For a life saving device, automatic parachute opening device for skydivers, delay can be fatal. Parachute opening device deploys the parachute at a specific altitude based on various conditions. If it fails to respond in specified time, parachute may not get deployed at all leading to casualty. Similar situation exists during inflation of air bags, used in cars, at the time of accident. If airbags don’t get inflated at appropriate time, it may be fatal for a driver.  So such systems must be hard real time systems, whereas for TV live broadcast, delay can be acceptable. In such cases, soft real time systems can be used.
Important terminologies used in context of real time systemsRTOS2
·         Determinism:   An application is referred to as deterministic if its timing can be guaranteed within a certain margin of error.
·         Jitter:  Timing error of a task over subsequent iterations of a program or loop is referred to as jitter. RTOS are optimized to minimize jitter.

What is MEMS Technology?!?

What is MEMS Technology?

Micro-Electro-Mechanical Systems, or MEMS, is a technology that in its most general form can be defined as miniaturized mechanical and electro-mechanical elements (i.e., devices and structures) that are made using the techniques of microfabrication. The critical physical dimensions of MEMS devices can vary from well below one micron on the lower end of the dimensional spectrum, all the way to several millimeters. Likewise, the types of MEMS devices can vary from relatively simple structures having no moving elements, to extremely complex electromechanical systems with multiple moving elements under the control of integrated microelectronics. The one main criterion of MEMS is that there are at least some elements having some sort of mechanical functionality whether or not these elements can move. The term used to define MEMS varies in different parts of the world. In the United States they are predominantly called MEMS, while in some other parts of the world they are called “Microsystems Technology” or “micromachined devices”.

While the functional elements of MEMS are miniaturized structures, sensors, actuators, and microelectronics, the most notable (and perhaps most interesting) elements are the microsensors and microactuators. Microsensors and microactuators are appropriately categorized as “transducers”, which are defined as devices that convert energy from one form to another. In the case of microsensors, the device typically converts a measured mechanical signal into an electrical signal.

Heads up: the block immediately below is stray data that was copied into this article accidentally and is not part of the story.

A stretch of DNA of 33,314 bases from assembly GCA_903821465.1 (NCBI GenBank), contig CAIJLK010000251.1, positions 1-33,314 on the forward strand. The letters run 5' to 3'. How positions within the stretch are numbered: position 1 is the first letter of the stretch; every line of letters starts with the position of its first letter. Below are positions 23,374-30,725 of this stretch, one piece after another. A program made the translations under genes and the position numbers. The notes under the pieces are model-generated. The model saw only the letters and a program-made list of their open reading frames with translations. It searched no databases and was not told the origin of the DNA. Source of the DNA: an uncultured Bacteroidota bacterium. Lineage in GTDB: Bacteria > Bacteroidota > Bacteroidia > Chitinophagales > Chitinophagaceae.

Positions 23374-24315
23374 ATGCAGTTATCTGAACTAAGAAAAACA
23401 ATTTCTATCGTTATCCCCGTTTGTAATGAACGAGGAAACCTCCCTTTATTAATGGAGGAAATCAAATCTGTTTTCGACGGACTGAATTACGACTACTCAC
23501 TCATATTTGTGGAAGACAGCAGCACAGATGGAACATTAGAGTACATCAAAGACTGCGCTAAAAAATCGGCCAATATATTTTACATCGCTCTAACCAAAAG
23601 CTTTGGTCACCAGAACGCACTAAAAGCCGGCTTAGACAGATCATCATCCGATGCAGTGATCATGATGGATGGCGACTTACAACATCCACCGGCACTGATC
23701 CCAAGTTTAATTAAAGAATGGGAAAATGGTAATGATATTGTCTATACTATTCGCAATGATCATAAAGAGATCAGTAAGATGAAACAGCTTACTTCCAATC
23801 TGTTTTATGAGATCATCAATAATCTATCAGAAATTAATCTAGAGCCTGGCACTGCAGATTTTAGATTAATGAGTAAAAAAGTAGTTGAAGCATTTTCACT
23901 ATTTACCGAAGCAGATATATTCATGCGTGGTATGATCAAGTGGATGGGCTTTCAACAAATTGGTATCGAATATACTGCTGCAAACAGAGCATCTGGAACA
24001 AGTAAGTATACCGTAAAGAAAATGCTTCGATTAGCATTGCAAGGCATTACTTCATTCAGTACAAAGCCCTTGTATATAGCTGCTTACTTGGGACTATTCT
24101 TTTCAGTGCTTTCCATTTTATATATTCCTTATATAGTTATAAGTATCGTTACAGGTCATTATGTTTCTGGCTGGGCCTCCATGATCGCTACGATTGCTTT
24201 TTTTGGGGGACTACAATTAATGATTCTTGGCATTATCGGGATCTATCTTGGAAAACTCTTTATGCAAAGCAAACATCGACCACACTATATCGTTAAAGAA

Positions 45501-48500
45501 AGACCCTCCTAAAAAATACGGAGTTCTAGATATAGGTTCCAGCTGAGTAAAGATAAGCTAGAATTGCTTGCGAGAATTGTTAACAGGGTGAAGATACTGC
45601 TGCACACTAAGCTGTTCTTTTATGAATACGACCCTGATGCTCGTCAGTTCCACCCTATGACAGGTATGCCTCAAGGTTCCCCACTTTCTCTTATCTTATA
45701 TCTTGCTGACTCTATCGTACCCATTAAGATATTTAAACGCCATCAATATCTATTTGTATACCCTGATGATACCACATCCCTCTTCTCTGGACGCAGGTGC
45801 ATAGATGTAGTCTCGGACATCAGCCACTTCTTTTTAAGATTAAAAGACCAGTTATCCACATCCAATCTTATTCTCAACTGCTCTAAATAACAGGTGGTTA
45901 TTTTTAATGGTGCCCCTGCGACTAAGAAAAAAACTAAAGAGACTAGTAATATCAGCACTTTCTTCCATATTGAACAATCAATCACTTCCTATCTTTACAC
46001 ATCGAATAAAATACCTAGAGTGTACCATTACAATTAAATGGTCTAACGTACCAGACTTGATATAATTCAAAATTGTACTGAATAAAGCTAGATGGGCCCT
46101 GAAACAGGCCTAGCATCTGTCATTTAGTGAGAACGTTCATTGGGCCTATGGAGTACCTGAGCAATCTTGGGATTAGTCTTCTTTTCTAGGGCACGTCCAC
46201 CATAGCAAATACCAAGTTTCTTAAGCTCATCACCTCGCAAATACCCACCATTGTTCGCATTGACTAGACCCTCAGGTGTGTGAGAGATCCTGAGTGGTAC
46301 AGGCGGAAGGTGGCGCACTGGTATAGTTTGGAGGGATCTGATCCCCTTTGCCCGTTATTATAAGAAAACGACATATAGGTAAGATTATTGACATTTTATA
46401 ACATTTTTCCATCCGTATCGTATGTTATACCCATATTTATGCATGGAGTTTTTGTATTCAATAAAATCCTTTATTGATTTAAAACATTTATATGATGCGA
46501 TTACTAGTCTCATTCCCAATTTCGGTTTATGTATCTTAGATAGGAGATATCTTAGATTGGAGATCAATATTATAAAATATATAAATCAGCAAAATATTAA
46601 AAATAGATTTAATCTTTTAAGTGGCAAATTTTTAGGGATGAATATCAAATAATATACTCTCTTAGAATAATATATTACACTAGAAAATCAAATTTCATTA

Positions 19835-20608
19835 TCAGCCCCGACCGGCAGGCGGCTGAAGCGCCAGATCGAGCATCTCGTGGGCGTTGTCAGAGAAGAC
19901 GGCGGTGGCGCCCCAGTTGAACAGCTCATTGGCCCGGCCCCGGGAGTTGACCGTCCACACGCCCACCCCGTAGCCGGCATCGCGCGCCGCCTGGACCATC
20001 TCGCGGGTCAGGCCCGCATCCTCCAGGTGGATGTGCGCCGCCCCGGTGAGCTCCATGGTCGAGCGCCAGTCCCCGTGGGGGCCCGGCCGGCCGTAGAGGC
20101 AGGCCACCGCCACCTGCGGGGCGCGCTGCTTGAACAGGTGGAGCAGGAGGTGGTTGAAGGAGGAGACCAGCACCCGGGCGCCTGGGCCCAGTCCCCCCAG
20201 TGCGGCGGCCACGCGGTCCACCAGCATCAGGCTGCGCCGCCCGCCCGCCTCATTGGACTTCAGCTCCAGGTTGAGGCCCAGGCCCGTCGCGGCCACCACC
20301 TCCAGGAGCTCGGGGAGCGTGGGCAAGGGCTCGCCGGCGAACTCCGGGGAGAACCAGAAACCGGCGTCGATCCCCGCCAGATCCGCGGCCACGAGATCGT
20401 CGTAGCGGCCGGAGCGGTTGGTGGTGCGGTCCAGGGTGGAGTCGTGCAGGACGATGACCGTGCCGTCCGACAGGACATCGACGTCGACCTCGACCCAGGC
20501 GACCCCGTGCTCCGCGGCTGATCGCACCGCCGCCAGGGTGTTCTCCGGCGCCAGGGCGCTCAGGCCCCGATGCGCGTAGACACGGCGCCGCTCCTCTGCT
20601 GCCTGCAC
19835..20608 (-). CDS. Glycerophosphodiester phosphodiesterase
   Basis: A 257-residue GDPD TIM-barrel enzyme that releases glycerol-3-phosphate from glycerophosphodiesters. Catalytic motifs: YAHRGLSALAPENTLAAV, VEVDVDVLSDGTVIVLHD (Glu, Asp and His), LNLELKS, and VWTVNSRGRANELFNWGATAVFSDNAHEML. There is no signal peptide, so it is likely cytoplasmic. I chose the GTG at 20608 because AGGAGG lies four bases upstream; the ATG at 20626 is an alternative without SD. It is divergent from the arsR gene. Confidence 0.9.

Over the past several decades MEMS researchers and developers have demonstrated an extremely large number of microsensors for almost every possible sensing modality including temperature, pressure, inertial forces, chemical species, magnetic fields, radiation, etc. Remarkably, many of these micromachined sensors have demonstrated performances exceeding those of their macroscale counterparts. That is, the micromachined version of, for example, a pressure transducer, usually outperforms a pressure sensor made using the most precise macroscale level machining techniques. Not only is the performance of MEMS devices exceptional, but their method of production leverages the same batch fabrication techniques used in the integrated circuit industry – which can translate into low per-device production costs, as well as many other benefits. Consequently, it is possible to not only achieve stellar device performance, but to do so at a relatively low cost level. Not surprisingly, silicon based discrete microsensors were quickly commercially exploited and the markets for these devices continue to grow at a rapid rate.